We live in a day of instant. Sometimes things can’t be captured in a photograph or camera, you have to live them. It does help when you have a guest who is an amazing photographer, but regardless, it was about living in the moment. I love the pictures that my guests took and it’s the fun, imperfections that often have the best memories. I made a big deal out of year #1 for my baby girl and chances are it will not happen again until her golden birthday (which is #18). In many ways this first birthday was more than celebrating Colleen, it was celebrating all the people who have contributed to her life.

I know the next year will bring many new adventures and I look forward to living them with my feisty, curious little girl.

Extrovertabe

Being an introvert has its advantages. I have utilized my quiet nature to observe, analyze and assess. How do I always know what to get people for their birthday? I’m always listening. Ok, that’s sounds creepy. The truth is that being on the less vocal side of group conversations allows for greater reception of information. Obviously this doesn’t always work with one on one convos. Things would get boring very quickly if I never participated. Being an introvert has helped me become a better listener. I muster up enough outward energy to make a friend and then I sit back and listen. I learn a lot about people and life this way and I find it most enjoyable.

Being an introvert also means that I find relaxation through non-social interactions, especially ones that do not require me to go outside of my comfort zone. If you want to see an introvert shrivel up and die, make them to do something they have no confidence or knowledge in, with a group of people they don’t know, and they will shrink faster than Dorothy throwing water on the wicked witch.

There is a strange side effect that occurs as an introvert. It’s called the extrovertabe syndrome. It is the intense desire to take the fascinating person trapped in our brains and plaster it to the front of us like a cardboard cutout. This way we can be daring, carefree, exciting and impulsive all while being immune to the intense fear inside of us. Unfortunately this syndrome is a common recurrence for many introverts. We so desperately desire to get out of our own heads, to be able to communicate without hesitation, to act without careful calculation of every move. We try, oh we try to be more than our turtle selves. We push until we hit the wall. You know what I’m talking about – that wall that sends you into your closest with a pillow, blanket and bag of M&M’s.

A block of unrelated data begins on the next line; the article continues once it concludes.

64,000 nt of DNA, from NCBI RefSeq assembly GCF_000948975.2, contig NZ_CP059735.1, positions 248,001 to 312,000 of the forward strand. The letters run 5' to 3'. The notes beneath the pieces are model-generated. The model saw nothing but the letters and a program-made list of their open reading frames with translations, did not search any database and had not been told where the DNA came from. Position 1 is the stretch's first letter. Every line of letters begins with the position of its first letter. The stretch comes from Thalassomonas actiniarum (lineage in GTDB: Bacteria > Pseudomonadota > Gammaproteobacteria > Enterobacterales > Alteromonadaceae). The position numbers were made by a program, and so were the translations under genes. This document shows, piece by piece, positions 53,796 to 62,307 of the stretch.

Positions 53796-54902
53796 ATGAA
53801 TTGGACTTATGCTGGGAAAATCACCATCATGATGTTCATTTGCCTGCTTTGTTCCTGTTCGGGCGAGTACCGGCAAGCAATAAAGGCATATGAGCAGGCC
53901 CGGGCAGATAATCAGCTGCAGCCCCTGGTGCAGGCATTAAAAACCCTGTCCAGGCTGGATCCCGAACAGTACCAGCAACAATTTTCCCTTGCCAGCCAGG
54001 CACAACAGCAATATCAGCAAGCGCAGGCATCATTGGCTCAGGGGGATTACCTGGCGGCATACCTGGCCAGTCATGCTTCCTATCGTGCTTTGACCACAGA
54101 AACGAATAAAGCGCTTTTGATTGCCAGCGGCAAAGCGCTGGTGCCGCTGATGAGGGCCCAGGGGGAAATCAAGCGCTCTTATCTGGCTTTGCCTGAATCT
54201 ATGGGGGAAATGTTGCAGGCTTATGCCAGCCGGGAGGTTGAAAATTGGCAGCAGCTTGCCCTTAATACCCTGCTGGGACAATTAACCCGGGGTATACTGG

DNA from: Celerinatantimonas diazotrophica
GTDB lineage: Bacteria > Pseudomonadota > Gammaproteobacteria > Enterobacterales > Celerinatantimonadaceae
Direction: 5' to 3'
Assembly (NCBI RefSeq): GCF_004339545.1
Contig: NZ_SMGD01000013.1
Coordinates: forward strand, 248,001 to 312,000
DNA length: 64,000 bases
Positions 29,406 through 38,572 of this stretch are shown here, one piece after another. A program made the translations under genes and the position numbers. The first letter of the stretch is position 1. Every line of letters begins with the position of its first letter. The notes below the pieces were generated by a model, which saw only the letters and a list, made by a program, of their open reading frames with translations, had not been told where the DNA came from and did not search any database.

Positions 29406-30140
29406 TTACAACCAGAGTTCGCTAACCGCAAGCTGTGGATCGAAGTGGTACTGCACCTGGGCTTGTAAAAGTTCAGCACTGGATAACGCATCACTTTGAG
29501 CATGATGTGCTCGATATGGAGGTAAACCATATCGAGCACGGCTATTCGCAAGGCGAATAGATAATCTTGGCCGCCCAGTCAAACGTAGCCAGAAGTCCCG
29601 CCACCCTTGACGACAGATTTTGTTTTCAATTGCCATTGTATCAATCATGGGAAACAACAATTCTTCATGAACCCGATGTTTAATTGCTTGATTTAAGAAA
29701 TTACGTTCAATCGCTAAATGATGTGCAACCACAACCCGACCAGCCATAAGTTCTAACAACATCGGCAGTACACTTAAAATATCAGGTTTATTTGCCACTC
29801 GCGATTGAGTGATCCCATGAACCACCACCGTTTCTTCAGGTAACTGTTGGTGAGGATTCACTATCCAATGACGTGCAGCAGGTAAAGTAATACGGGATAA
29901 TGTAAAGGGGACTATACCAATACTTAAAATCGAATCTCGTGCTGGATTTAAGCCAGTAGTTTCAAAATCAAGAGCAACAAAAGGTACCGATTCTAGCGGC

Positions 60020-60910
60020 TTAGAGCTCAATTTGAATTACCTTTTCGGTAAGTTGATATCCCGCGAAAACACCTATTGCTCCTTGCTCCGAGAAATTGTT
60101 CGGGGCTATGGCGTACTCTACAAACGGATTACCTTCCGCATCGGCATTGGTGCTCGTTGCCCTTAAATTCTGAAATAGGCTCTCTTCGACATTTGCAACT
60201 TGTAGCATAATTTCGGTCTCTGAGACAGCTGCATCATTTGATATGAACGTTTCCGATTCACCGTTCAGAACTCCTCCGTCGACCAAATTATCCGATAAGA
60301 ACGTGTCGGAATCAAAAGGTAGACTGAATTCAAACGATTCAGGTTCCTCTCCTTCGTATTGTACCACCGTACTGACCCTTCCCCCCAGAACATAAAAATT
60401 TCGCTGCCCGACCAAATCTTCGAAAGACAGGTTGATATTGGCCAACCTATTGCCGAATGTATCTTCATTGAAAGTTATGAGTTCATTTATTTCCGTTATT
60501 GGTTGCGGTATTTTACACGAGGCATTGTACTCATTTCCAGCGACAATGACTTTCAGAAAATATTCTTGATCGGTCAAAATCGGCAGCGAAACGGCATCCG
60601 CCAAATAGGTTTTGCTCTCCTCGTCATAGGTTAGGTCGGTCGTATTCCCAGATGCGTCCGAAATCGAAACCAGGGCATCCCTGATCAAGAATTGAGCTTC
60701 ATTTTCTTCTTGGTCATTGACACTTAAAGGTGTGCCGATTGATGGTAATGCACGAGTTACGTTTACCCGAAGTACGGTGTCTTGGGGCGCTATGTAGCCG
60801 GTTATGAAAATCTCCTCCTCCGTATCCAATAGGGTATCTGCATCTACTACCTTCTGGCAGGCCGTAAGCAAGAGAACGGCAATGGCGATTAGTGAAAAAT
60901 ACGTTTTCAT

I’m glad that the world is full of extroverts and introverts, we push each other to be more than what comes easily. To all my extrovert friends, thanks for helping me get out of my closet and my head. To all my introvert friends, thanks for screaming along with me as we explore the world on the other side of our front door.

A Distant Blessing

Writing for me has always been a form of therapy. There is something satisfying about turning all of my swirling thoughts into a tangible work. I started this year with a goal of writing something once per month. Why I thought this was likely to happen, I really don’t know. I may have left my daily office job for bibs and diapers but my amount of free time has anything but increased. Life with a 6 month old baby and 1 year old puppy is in constant motion with little sleep. I foresee my midlife crises being the need for an amazing bed and sleep. Lots and lots of sleep.

At some point in my recent hours of half consciousness a phrase came to my mind – a distant blessing. I have no other words to describe this current phase of my life, especially as I often find myself falling asleep while sitting still. Yet, so often these three words fit points in life. It the difficult moments it can be hard to keep our situations in perspective. Distant blessings can seem much too illusive and distant to emotionally hold on to. As we push on through the struggle, I think it’s our past successes that remind us of the triumph or just plain relief that lies ahead. God thoughtfully gave us the gift of memory to encourage and inspire us on to victory.

As Ecclesiastes 3 says, to everything there is a season. I look forward to future joys and know that without the trying moments I would not enjoy the happy ones near as much.

It’s Only Water